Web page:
Thousands of pine trees dot the neatly manicured landscape, where, beginning Nov. 28, families are invited to come out, grab a saw and head out into the fields.
With just 18 days before they officially open -- Friday after Thanksgiving -- the Millers are looking forward to the hundreds of families who will arrive in earnest to fulfill the time-honored tradition of selecting the perfect Christmas tree.
Scotch pines are the most popular, Eileen said, but the farm also has Colorado blue spruce and Norway spruce.
Eileen said scotch pine is more fragrant, plus it grows best, the needle retention is good, the needles are soft and the tree holds ornaments nicely.
Some people like to take their tree balled and burlapped, so Bob takes care of that chore.
However, the trees aren't immune from deer and other critters. Bob said deer like to eat pine needles, and Eileen said she and Bob are the "bug control," as they walk around and make sure the trees are pest-free.
"Our biggest competition is the fake tree," Eileen said. "A lot of people will buy fake trees and stay with them for a couple of years, but then they get tired of that and come back."
Bob said people miss the fragrance of a live tree, and also said a fresh-cut tree will last until New Year's if it's kept in a stand with water.
Six-to-7 foot scotch pines are the most popular, the Millers agree.
Eileen explained the trees are all hand-sheared.
"Pine trees grow very erratic, so after they finish growing, we come out with knives and shears and give them a pretty shape. It's very labor-intensive."
Both Eileen and Bob care for the trees, but with five children, 19 grandchildren and eight great-grandchildren, they do get some help.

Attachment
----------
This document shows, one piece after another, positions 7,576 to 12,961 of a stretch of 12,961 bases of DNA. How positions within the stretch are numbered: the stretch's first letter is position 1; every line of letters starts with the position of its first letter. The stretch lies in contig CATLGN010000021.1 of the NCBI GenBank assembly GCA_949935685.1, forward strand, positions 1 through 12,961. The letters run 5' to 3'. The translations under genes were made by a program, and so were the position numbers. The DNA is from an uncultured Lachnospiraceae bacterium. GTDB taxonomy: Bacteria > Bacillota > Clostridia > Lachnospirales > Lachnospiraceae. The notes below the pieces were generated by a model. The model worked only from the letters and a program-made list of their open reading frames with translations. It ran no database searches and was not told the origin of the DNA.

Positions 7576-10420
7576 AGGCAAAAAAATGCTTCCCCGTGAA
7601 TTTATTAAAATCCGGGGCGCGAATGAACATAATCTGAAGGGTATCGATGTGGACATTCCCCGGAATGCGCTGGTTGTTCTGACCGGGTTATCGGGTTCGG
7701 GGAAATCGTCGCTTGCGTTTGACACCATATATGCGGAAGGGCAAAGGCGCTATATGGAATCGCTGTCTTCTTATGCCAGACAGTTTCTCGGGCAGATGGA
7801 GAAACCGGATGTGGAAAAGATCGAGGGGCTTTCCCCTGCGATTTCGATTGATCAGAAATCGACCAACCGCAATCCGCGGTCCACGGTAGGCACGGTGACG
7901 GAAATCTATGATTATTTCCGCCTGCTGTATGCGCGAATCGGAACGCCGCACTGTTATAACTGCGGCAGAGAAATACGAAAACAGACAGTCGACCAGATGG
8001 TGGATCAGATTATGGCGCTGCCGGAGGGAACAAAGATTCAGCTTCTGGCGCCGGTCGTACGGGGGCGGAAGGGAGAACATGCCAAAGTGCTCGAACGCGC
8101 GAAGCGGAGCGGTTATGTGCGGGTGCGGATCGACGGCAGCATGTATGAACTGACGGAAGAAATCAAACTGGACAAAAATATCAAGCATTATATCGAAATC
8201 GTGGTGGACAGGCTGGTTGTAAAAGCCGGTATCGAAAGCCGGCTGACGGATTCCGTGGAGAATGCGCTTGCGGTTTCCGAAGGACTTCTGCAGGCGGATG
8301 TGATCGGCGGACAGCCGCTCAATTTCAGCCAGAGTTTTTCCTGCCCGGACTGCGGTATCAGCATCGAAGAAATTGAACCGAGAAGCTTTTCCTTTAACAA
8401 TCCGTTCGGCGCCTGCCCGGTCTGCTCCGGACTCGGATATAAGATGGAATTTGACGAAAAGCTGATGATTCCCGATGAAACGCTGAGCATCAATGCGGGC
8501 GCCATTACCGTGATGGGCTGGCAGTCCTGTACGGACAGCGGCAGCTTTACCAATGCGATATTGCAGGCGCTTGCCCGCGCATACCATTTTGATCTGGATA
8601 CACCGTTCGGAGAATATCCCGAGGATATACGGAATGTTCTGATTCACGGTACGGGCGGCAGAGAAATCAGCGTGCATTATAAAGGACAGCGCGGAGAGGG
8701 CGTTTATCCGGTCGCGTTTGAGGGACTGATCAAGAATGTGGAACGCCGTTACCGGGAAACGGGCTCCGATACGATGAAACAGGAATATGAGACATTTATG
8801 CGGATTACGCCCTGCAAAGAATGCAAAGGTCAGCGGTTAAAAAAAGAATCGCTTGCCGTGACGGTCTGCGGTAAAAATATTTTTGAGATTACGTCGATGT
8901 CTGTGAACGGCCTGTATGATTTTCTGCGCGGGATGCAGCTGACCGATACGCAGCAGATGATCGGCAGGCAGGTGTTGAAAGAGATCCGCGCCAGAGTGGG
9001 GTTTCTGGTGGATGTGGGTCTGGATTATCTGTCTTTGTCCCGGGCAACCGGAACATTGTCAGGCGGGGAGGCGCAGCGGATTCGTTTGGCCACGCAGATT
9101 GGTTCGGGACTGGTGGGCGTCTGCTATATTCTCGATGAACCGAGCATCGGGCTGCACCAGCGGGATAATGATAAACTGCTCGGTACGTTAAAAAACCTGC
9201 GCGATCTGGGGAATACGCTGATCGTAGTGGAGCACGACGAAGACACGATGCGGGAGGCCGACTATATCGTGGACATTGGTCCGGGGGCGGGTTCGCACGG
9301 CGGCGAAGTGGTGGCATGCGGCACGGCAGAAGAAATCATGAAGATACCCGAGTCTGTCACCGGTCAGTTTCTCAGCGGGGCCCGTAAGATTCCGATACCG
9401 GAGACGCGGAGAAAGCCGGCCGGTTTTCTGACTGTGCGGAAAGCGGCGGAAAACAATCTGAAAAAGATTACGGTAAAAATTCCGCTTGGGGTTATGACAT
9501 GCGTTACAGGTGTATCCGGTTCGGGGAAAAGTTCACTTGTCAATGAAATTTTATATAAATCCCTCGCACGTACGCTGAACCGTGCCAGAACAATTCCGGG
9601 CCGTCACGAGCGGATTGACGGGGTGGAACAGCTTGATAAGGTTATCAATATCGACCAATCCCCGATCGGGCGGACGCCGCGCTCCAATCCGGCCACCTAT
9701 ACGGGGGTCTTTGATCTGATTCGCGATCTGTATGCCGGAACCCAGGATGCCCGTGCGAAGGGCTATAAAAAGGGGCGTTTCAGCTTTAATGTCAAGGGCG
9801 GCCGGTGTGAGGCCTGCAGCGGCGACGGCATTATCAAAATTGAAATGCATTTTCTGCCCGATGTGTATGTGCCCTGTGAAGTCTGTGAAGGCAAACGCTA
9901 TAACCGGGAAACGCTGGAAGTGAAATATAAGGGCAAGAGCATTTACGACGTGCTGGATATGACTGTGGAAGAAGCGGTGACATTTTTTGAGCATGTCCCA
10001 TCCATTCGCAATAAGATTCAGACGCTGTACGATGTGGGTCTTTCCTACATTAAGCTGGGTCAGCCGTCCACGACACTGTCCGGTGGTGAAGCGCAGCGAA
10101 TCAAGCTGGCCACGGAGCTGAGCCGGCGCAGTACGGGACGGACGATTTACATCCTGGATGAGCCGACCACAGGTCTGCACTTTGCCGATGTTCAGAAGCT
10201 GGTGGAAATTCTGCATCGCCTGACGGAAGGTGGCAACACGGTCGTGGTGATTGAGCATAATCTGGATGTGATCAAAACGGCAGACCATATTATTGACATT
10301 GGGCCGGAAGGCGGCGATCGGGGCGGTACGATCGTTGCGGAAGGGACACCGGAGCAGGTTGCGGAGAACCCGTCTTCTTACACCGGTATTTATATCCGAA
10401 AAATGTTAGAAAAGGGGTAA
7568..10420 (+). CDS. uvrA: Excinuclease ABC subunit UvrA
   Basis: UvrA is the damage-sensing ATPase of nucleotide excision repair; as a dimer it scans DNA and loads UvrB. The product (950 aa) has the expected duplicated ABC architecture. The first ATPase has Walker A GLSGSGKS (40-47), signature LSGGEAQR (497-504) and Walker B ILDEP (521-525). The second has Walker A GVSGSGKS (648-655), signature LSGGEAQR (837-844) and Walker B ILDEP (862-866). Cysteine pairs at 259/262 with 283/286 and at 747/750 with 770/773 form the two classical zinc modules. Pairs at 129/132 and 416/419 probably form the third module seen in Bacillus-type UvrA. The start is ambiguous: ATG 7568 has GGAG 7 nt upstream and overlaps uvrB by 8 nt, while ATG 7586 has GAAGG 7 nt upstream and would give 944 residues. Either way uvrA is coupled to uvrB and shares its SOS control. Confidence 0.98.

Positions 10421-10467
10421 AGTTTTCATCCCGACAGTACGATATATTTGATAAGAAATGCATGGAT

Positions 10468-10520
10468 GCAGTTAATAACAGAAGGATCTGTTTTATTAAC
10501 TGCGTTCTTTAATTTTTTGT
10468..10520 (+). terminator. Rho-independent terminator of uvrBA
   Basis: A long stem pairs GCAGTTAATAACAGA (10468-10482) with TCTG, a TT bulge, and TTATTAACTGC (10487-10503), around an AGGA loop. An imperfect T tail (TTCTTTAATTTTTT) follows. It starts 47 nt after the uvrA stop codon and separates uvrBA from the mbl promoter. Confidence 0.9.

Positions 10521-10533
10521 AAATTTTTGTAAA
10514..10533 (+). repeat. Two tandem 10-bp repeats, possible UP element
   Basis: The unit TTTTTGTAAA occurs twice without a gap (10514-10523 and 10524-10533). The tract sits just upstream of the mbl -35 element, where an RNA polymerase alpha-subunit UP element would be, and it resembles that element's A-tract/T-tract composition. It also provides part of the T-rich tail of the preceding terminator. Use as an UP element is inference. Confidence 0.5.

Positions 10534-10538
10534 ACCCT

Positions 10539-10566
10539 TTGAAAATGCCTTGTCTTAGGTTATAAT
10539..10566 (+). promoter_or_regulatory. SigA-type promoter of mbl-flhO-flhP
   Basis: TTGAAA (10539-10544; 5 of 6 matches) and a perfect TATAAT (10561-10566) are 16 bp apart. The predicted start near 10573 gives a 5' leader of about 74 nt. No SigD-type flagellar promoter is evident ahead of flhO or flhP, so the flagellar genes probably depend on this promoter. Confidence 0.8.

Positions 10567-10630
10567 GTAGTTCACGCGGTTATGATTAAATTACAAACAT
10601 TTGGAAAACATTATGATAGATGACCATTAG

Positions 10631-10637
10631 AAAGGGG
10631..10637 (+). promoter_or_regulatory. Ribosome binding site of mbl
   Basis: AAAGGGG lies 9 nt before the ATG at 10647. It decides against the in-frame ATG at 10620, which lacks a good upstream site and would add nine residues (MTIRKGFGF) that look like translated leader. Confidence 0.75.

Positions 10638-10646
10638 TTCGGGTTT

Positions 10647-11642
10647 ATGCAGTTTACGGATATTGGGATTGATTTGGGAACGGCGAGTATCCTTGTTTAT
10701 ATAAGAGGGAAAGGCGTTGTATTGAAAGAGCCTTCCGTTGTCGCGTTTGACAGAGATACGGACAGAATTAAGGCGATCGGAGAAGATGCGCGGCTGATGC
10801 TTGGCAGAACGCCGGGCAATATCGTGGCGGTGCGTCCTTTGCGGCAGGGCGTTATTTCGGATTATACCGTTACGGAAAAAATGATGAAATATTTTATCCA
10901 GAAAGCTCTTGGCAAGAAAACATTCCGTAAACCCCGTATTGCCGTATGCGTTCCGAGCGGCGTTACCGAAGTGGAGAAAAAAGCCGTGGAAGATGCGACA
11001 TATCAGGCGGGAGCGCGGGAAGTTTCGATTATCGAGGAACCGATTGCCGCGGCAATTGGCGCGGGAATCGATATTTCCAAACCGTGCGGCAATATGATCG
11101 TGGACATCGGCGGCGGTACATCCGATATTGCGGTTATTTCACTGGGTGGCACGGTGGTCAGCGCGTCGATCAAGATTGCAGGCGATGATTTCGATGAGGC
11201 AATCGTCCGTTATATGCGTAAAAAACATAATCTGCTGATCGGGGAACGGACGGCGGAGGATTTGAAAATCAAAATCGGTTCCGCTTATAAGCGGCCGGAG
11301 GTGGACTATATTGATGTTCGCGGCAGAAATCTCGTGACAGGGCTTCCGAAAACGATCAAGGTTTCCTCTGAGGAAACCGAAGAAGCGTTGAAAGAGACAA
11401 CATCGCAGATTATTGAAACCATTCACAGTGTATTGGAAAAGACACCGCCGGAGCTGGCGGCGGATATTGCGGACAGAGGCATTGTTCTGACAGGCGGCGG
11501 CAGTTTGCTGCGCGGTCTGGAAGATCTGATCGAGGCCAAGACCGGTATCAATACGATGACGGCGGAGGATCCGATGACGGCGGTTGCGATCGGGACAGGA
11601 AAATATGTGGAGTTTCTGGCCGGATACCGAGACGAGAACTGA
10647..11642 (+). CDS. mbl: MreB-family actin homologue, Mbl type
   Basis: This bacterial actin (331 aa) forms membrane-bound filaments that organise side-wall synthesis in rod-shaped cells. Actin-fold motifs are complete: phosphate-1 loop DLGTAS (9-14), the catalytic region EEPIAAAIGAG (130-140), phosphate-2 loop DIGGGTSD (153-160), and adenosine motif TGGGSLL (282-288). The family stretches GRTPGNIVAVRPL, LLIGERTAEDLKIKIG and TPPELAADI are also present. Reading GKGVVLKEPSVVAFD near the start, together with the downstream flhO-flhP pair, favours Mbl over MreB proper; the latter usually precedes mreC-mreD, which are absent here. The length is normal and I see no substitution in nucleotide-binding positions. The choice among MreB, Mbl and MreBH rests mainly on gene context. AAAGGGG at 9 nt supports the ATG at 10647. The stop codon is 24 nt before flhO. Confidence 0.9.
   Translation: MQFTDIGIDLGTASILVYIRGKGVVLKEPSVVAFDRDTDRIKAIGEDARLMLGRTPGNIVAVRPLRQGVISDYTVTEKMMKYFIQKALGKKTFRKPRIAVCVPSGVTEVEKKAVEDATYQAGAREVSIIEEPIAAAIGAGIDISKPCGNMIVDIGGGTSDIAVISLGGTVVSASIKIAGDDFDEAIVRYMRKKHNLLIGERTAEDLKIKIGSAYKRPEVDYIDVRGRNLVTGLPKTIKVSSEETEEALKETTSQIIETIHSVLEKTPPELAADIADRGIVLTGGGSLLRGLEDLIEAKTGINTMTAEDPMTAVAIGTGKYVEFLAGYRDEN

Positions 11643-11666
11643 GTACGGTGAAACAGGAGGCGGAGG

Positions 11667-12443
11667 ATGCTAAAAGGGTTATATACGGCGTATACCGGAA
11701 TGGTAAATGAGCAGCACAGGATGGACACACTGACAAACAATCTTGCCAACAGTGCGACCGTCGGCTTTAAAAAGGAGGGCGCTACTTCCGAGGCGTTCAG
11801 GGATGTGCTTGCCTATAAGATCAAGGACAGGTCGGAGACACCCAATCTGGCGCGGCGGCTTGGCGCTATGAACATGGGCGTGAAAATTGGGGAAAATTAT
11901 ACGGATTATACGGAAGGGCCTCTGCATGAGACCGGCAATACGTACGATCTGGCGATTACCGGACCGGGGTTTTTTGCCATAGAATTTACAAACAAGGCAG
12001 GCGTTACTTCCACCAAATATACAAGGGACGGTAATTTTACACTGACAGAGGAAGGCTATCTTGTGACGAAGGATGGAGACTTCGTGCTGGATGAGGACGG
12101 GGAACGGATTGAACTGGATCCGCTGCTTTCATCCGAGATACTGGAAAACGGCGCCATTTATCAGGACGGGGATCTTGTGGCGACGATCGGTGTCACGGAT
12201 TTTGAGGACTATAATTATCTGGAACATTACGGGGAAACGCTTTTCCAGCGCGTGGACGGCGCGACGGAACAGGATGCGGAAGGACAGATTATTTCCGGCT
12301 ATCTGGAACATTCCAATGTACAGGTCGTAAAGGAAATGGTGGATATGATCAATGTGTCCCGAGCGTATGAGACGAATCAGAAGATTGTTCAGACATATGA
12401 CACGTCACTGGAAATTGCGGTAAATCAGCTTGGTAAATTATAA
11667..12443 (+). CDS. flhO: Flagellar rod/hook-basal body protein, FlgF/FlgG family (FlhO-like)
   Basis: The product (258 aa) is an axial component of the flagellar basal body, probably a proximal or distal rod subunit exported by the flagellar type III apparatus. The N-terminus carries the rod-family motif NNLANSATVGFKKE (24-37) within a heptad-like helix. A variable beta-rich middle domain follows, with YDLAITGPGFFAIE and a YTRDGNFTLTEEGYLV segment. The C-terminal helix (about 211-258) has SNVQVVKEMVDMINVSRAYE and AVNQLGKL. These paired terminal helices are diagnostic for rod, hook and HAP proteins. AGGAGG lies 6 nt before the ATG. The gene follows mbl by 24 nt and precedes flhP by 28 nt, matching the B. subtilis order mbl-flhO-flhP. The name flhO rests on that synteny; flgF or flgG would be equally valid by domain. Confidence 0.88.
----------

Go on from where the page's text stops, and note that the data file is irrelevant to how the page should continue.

"They enjoy coming out and working," Eileen said.
The Millers bought their property in 1985 and immediately started preparing the land and planting trees. They built their home on the property in 1993-'94 and moved there in 1996. About two years ago, they bought another five acres adjacent to their property where they began planting more pine trees.
Over the years, the Millers have seen lots of families and a few celebrities, too, including astronaut Neil Armstrong, and a TV anchor and radio disc jockey, both from Cincinnati.
The Millers are enjoying their retirement as Christmas tree farmers.
Bob, 72, had been self-employed in auto body and paint work in Colerain Township near Cincinnati, and Eileen, 71, was a dietitian with Diet Workshop.
Bob said originally they hadn't planned to move so far away from western Cincinnati, but the property was just ideal.
In addition to tree sales, Eileen soon will be busy making fresh pine swags and wreaths. She makes them, decorates them and offers them for sale. Additionally, every year, one of her wreaths is shipped to Alaska, where one of their sons lives. Bob said it cost more to ship it than it cost to make, but it's special for him to have something his mother has made.
In the small shelter house where Eileen has her equipment to make wreaths, a woodburning stove keeps buyers warm and a counter space soon will be decorated with a Santa Claus and stocked with free refreshments -- hot chocolate, coffee, tea and cookies.
"That's the fun part, " Eileen said. "The harvesting and being in the building talking to people. It's a good family day. If the kids come out and enjoy it, then it becomes a yearly thing."
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-- What: Miller